[Note on methodology of funding analyses presented here: The difference between the annual level of funding reported by the NCI on their website (round $600M; above) and what can be found in the SciVal Funding database when you search for “breast cancer” (around $1bn) needs some consideration. First off, there is a methodological difference. I realize that a word search in a database is prone to overestimating funding, because any grant that uses the words “breast cancer” in its title or abstract will be captured. This means that grants that focus on several cancers, including breast, could be included. NCI may be more stringent, and uses a field in its database called “cancer type” to identify grants. This allows that a grant can only appear once in the data, and under one category. I assume that the NCI reports any 1$ only once, also in one category (prior reports where budget % and $ correlated 1:1 suggest this is the case). So that is another reason for the discrepancy: for example, a grant on triple negative breast cancer and ovarian cancer might be listed only under one cancer by NCI. Ultimately, it is hard to know exactly how much support goes to a given cancer type in the complex funding landscape. In each analysis we are comparing like with like.]
3 thoughts on “A $200M advocacy bump in NCI breast cancer research funding?”
Thanks again, Oliver for analyzing and presenting these data. I agree with you that there is clearly a need for increased funding for sub-populations of individuals with breast cancer such as the examples you noted of metastatic disease and male breast cancer. I also agree that for a foundation such as Komen, which has breast cancer as their single priority, there is reason to advocate for their shifting their priorities regarding the way their funds are allocated.
The fact that the overall “piece of the pie” for breast cancer research funding from federal sources is larger than would be predicted if based only on disease incidence raises some interesting questions. I read a post recently about whether “breast cancer owes it to other cancers” to advocate for them, too. My first thought was, “No, I have enough on my plate already!” Then I felt guilty because I know that I have benefited greatly from the effective advocacy for breast cancer research in the years that preceded my own diagnosis.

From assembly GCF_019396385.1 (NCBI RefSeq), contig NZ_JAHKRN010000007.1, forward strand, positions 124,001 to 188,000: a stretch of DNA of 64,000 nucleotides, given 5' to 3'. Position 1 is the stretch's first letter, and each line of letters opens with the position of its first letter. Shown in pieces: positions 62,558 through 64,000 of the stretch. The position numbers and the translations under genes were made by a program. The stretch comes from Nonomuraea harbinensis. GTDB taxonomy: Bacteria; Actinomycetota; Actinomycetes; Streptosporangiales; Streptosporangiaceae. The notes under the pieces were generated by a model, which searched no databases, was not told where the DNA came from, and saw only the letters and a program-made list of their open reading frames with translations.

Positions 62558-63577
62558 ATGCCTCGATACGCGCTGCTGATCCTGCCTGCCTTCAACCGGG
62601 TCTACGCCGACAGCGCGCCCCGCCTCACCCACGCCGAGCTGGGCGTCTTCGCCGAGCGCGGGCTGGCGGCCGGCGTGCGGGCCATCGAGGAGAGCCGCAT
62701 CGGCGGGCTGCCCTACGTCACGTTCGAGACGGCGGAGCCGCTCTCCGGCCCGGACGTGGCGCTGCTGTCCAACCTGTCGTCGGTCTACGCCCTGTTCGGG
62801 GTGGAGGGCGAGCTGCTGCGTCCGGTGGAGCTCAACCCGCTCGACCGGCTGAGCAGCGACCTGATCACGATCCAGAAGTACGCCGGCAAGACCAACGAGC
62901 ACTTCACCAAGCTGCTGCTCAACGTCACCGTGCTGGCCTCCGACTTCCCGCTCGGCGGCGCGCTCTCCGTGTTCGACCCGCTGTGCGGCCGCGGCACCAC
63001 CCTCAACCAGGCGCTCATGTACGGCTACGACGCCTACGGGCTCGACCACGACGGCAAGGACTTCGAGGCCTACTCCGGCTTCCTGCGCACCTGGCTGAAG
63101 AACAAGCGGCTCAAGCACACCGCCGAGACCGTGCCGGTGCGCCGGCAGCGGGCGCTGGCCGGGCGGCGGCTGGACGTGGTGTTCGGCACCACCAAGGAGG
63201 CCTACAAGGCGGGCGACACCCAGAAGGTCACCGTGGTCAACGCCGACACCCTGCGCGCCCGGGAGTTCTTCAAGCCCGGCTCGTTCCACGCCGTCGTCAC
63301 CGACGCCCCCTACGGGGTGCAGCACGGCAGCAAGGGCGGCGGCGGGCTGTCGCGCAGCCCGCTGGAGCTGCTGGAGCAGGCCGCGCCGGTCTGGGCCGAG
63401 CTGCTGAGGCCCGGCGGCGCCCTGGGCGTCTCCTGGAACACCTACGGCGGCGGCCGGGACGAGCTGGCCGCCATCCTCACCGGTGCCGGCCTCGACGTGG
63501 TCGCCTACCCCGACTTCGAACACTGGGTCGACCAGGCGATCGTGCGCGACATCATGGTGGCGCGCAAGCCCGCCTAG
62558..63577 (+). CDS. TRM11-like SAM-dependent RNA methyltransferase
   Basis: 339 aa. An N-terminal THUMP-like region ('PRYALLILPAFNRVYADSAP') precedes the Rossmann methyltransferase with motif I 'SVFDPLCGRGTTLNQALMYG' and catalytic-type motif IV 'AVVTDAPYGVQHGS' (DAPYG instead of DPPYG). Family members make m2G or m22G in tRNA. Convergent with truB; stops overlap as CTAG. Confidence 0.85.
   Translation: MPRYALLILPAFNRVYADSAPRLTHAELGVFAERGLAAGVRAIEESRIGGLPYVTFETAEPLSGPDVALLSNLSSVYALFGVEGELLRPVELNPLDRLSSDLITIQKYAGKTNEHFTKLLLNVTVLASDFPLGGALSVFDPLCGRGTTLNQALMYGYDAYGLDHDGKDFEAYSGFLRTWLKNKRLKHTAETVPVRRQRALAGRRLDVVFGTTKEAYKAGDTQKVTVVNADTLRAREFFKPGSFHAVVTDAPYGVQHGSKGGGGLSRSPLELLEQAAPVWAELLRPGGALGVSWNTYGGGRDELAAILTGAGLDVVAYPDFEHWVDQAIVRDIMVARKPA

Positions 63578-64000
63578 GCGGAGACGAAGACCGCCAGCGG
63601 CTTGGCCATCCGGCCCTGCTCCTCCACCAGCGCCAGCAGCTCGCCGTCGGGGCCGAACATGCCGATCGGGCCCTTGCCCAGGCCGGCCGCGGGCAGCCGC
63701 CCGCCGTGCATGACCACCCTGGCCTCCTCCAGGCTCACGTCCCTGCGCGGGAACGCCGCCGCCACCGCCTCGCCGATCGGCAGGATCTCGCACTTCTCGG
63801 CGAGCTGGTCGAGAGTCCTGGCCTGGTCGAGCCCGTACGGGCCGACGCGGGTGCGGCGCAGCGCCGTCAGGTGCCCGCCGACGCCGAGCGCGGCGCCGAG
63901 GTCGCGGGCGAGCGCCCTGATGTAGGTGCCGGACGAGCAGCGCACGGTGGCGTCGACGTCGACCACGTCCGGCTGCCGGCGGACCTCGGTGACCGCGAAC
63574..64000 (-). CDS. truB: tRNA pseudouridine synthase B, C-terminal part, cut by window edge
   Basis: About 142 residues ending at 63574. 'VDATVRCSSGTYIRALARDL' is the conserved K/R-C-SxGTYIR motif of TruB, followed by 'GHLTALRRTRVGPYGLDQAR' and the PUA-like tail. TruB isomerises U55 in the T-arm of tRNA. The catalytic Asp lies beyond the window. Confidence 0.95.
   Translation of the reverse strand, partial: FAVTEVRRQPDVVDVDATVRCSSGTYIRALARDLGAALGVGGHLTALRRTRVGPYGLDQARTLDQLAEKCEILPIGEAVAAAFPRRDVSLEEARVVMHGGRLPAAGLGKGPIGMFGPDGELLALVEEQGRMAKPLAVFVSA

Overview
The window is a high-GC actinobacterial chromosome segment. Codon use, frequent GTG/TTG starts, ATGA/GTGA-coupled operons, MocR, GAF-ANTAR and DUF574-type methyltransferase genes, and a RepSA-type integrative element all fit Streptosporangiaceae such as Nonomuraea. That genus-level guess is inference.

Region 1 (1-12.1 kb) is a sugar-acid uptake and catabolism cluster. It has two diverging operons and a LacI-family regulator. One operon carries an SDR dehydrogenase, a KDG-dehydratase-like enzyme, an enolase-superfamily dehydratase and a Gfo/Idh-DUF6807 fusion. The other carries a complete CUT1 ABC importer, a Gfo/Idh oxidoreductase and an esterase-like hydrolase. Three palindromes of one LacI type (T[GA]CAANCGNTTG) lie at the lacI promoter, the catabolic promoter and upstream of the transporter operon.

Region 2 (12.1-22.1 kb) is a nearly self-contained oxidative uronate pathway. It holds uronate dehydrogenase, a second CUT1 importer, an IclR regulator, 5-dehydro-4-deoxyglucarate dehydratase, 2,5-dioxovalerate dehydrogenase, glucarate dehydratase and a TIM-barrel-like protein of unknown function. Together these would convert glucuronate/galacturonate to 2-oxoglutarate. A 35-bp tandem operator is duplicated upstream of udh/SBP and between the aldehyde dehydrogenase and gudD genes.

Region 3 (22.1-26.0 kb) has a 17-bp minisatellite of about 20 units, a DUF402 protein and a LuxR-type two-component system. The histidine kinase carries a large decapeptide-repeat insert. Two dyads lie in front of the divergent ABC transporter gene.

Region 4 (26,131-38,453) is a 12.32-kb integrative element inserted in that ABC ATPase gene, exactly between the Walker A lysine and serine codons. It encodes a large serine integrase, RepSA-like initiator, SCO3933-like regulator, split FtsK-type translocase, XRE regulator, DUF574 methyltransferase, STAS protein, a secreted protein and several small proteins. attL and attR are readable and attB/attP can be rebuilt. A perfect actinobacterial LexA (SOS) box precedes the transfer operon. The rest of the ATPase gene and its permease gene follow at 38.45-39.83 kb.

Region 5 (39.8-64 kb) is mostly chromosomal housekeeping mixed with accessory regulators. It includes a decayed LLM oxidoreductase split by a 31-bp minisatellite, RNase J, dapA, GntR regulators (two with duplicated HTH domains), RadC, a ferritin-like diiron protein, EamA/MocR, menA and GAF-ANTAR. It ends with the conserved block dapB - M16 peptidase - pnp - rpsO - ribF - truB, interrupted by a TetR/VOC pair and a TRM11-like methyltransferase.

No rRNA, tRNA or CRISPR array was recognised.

I also feel uncomfortable with the idea that breast cancer is getting more than its fair share of federal funding, at least through the lens presented here. But ultimately, I don’t believe that breast cancer advocates need to make efforts to be purposefully less effective. I do think we need to focus our efforts on the areas in most need of support and make the best arguments possible for increased funding in those areas.
I also read arguments by some advocates that strike me as perhaps biased in the way that statistics are presented or based on incomplete or suspect data sources. This worries me when I see this. I suspect that many of these positions are based on only good intentions.
Finally, I know that people criticize the Komen Foundation but wow, have they been effective in furthering their priorities. Although my priorities may be different than theirs, if I were working as a healthcare advocate, I would be sure to dissect the methods they used and see if there were some tools that could be used in my own campaign that would be effective and fair. (I don’t agree with some of their methods, but I don’t think they are all bad.)
Thanks for the thoughtful comment.
I would say that breast cancer has already had a very positive impact on the cancer funding landscape and that other cancers have benefited thereby. Breast cancer advocates have made it a social norm to get involved and financially support cancer activities, blazing a trail. This rising tide has floated many boats.
While there are many differences between cancers (hence no single cure), often lessons learned in one cancer can also be used to accelerate findings in other cancers. As such any growth in cancer research benefits more than the immediate focus of the dollars raised.
The other factor is that we do not have equivalent levels of knowledge or understanding of all cancers. For example, MD Anderson recently identified several cancers we think are ready for major impact in our Cancer Moon Shots Program (www.cancermoonshots.org) but that does NOT mean that we will stop working on, or treating all the others. Triple negative breast cancer and ovarian are included. It just means that some areas of the front in the war on cancer are more easily moved today than others. That is just the way it is – for reasons of varying complexity of different cancer, for historical reasons. It is not fair, but cancer research like all difficult and complex efforts is messy.